A citizen’s right to vote for a member of Congress is fundamental to our democracy. There is even an entire section of the Department of Justice tasked with ensuring that citizens can choose a member of Congress to represent them.

But what if that member of Congress delegates his or her vote to another member of Congress whom voters may not know and certainly didn’t vote for? The voter isn’t being suppressed per se, but he certainly isn’t being represented either.

Yet that is exactly what has been happening in the House of Representatives.

In May 2020, the House passed House Resolution 965, which allows an absent member of Congress to delegate another member to vote on his or her behalf. The present member can represent up to 10 absent members, casting 11 votes (counting his or her own). That’s a lot of power for one member!

And it’s a significant deviation from how our members of Congress have always voted. Rep. Kevin McCarthy is calling on the Supreme Court to decide whether this new situation is constitutional.

To be sure, the Constitution makes it very clear that in-person legislating is sacrosanct. Members of Congress are exempt from civil arrest, a practice that was common at the time of the founding, while Congress is in session so they cannot be prevented from casting a vote. The Speech and Debate Clause grants immunity to members of Congress when engaging in the legislative process so that the members are not distracted from their deliberative and lawmaking duties. And finally, the quorum requirement in the Constitution requires a majority of members present to do business, and the provision even authorizes compelling the attendance of members and providing penalties to those who are not present.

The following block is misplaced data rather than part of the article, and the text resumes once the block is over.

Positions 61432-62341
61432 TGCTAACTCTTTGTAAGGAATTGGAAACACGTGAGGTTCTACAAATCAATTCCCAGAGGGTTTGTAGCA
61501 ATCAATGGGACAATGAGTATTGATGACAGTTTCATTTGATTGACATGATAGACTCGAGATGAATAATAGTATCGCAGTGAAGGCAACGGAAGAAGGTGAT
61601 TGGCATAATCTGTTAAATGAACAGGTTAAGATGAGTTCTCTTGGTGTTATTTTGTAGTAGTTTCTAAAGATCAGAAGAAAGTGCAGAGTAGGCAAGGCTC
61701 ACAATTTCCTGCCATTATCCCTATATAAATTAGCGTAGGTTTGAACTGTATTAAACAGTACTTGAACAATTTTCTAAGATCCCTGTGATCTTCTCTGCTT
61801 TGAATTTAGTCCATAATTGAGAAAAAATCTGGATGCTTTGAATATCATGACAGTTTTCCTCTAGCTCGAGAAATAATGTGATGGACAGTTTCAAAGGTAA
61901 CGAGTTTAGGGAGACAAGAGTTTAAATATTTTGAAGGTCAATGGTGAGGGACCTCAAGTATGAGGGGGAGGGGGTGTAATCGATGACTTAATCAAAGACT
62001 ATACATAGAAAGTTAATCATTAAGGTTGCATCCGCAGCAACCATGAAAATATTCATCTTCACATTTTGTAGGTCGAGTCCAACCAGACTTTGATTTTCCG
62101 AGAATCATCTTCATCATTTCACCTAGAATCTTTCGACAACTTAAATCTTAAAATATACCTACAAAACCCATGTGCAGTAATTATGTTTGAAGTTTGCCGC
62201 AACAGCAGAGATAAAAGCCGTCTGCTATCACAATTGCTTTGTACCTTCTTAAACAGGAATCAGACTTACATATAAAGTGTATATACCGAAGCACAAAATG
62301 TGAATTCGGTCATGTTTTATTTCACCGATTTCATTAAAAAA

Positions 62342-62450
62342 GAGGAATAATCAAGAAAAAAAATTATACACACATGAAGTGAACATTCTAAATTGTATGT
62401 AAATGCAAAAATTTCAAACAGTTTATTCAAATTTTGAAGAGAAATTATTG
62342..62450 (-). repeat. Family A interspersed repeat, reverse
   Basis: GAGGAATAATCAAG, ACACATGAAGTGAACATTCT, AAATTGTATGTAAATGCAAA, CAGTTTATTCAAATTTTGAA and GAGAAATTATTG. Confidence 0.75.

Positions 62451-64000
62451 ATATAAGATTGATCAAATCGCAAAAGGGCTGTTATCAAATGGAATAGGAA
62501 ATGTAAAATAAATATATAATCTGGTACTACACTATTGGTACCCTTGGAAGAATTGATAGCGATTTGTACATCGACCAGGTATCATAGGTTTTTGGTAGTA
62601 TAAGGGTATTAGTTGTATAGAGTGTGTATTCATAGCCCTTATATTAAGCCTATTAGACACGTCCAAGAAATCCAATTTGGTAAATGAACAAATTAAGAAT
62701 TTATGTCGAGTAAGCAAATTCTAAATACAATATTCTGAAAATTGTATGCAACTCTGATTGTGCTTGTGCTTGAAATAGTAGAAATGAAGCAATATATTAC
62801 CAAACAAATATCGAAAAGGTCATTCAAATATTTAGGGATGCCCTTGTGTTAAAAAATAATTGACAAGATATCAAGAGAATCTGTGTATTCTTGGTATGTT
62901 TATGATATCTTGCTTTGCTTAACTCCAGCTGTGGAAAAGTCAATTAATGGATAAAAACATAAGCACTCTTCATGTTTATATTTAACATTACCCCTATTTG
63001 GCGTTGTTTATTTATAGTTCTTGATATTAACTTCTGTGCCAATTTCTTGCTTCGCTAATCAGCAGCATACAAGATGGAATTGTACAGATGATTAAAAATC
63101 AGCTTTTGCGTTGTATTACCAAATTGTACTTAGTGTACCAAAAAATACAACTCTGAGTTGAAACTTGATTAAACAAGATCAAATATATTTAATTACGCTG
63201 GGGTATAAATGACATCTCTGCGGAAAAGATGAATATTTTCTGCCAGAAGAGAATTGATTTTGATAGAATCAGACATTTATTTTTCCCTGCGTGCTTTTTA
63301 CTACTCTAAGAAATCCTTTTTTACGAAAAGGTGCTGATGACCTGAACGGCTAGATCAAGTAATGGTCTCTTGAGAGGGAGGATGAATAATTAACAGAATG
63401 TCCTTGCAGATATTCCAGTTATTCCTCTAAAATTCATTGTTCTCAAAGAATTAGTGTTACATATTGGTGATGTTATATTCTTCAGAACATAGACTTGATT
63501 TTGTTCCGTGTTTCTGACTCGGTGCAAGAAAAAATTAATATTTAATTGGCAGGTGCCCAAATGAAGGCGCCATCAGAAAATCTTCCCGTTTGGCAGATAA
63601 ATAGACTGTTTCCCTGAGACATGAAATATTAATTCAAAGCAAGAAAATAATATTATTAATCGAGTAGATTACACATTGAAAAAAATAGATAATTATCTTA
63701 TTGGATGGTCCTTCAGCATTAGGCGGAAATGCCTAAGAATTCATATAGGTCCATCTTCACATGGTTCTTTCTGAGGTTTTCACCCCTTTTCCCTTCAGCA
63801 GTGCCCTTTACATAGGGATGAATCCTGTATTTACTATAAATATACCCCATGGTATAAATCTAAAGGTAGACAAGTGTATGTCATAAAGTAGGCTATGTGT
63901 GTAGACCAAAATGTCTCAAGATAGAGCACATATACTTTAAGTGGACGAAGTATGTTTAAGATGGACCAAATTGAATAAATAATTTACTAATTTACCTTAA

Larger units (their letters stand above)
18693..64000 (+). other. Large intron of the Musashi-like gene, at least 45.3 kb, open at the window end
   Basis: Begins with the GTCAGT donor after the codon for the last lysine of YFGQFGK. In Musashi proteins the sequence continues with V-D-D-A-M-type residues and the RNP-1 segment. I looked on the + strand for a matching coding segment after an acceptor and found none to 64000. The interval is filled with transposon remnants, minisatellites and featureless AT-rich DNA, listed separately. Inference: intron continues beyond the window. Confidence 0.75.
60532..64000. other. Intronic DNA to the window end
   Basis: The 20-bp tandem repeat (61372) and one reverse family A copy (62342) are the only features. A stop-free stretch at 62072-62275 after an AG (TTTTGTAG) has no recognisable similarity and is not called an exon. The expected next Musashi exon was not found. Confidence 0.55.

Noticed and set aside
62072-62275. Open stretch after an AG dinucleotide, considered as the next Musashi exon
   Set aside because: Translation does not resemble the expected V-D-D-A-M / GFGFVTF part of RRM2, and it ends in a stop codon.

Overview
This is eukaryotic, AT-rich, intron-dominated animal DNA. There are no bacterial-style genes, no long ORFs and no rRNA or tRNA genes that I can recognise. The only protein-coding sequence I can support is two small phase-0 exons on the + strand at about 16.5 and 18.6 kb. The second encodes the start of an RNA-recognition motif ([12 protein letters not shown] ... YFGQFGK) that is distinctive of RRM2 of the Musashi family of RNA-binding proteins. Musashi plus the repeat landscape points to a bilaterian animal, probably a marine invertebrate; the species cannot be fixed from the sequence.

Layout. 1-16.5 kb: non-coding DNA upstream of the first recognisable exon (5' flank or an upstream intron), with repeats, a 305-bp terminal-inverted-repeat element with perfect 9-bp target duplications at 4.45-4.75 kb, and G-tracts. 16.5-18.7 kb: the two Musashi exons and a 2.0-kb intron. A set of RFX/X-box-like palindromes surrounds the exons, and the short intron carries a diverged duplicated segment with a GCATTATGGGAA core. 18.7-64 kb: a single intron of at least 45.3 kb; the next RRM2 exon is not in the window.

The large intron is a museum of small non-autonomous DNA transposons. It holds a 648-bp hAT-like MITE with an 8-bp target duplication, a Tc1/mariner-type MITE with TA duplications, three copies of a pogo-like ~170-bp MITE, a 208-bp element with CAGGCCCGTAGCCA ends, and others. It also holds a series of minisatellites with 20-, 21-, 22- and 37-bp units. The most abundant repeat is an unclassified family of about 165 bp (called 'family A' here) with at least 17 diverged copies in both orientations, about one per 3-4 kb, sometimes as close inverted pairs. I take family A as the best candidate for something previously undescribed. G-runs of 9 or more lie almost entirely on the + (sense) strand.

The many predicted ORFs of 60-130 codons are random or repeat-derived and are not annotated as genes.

But, despite the Constitution’s unambiguous call for in-person legislating, the House of Representatives has moved to a process whereby only a few members show up and vote, and each member has multiple votes to cast for his or her colleagues. The body is called the House of Representatives, yet many members do not bother to represent their constituents with their vote on legislation, instead allowing others to vote in their stead.

These votes are not insignificant. The Build Back Better Act, one of the largest spending bills in American history, was passed by 98 proxy votes. This bill has been estimated to drive up the national debt by $3 trillion. Yet 98 members of Congress did not show up for the vote and had a friend cast their votes for them. HR 4, a bill that would give partisans at the Justice Department power over each state’s election procedures, passed with 87 members voting by proxy.

These are important bills that have a huge impact on our country, yet over a third of the House of Representatives did not show up for them.

This is not what the founders intended. And it is not what the voters intended either. Voters don’t want members of Congress from some other district voting for them — they voted for their own member and expect that member to represent them. Voter representation is a fundamental part of our representative government. Let’s hope the Supreme Court thinks so too and decides to hear Rep. McCarthy’s case.

J. Christian Adams is the president of the Public Interest Legal Foundation, a former Justice Department attorney, and the commissioner of the United States Commission for Civil Rights.